But that idea has fallen out of favor. In 1990 -- when the former Emperor underwent the rite -- the Imperial Household dismissed the theory, saying that the Emperor doesn't lie on either bed. Instead, the beds are there to "welcome the weary sun goddess who comes down from heaven," Breen said.
"Nonetheless, there is a vital communion between the Emperor and the sun goddess, and this is at the heart of this Daijosai," he said.
The ceremony dates back to around the 7th century, when it was created to reinforce the idea that the Emperor received his right to rule from the sun goddess. "If the Emperor claims descent from the sun goddess, then the stability of his reign is that much more secure," Breen said.
Until the 20th century, Japanese rulers were considered the living embodiment of gods. Naruhito's grandfather, Emperor Hirohito, was the last divine Emperor.
After World War II, the United States occupied Japan. The country introduced a new constitution that banned the Imperial family from engaging in politics and Emperor Hirohito renounced his divine status.
Nowadays, Naruhito is a symbol of the state rather than the head of state, and the Japanese Emperor wields no political power.
What's the problem with the ceremony?
The Imperial Household says the tradition is integral to an enthronement -- but critics say it compromises Japan's separation of religion and state.
Under Japan's constitution, the state must refrain from religious activity and cannot fund religious institutions. Critics say Daijosai is an example of the state funding a religious rite -- and harks back to an era when the Emperor was considered the human embodiment of a god.
When Naruhito's father Emperor Akihito underwent the rite in 1990, a number of citizens groups launched legal suits against the government's involvement in Daijosai. Those cases were ultimately dismissed.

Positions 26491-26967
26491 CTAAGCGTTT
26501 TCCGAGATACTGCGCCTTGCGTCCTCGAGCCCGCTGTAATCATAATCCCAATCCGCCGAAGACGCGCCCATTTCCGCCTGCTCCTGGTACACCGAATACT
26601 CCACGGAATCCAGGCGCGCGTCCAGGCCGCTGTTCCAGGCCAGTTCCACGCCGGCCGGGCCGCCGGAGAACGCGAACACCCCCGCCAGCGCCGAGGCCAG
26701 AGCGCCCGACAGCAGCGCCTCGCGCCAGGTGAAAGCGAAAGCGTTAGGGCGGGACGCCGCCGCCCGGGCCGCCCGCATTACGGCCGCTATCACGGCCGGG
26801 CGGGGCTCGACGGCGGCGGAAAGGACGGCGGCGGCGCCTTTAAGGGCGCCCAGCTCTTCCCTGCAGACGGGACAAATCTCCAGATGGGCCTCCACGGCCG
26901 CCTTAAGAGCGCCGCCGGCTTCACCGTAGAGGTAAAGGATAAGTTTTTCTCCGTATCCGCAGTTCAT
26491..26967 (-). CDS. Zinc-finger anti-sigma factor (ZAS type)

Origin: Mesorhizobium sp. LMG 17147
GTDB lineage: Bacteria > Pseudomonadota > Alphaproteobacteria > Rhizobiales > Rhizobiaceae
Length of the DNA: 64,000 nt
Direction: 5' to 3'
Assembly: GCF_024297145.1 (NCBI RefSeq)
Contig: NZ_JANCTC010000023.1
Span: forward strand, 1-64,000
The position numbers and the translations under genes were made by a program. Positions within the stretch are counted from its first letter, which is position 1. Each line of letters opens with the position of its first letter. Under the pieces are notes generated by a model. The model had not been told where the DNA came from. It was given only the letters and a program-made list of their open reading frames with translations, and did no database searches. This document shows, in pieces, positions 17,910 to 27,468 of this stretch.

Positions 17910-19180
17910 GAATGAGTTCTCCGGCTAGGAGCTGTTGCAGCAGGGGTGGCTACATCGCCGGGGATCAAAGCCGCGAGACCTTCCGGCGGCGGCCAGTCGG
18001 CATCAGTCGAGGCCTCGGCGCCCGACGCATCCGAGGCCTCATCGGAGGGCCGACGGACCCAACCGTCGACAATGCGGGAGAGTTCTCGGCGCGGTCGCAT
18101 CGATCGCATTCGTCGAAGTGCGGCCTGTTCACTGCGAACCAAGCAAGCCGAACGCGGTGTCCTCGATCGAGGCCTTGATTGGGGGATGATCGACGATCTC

Last year, more than 300 plaintiffs, including Christian priest Takuya Hoshide, filed a lawsuit against the government for funding the enthronement rituals with public money.
"If we allow (state funding of the Daijosai) to happen, we are helping to create the society that suffocates our ability to say no to the imperial myth," he said. "We must create a society where we can have any religious belief."
Naruhito's younger brother Prince Akishino last year questioned the level of public money spent on the ceremony, which he called highly religious.
Although Naruhito's father broke with tradition in a number of ways -- including becoming the first monarch to marry a commoner, and the first in two centuries to abdicate the throne -- Breen believes the tradition of Daijosai is likely to continue, especially as opposition has dwindled.
"It is part of the modern tradition of emperor making and it appears to be the wish of emperors to carry it out. I expect it will be carried out into the distant future," he said.
CORRECTION: This story has been updated with an accurate dollar conversion of the cost of the Daijosai ritual.
CNN's Yoko Wakatsuki contributed reporting from Tokyo.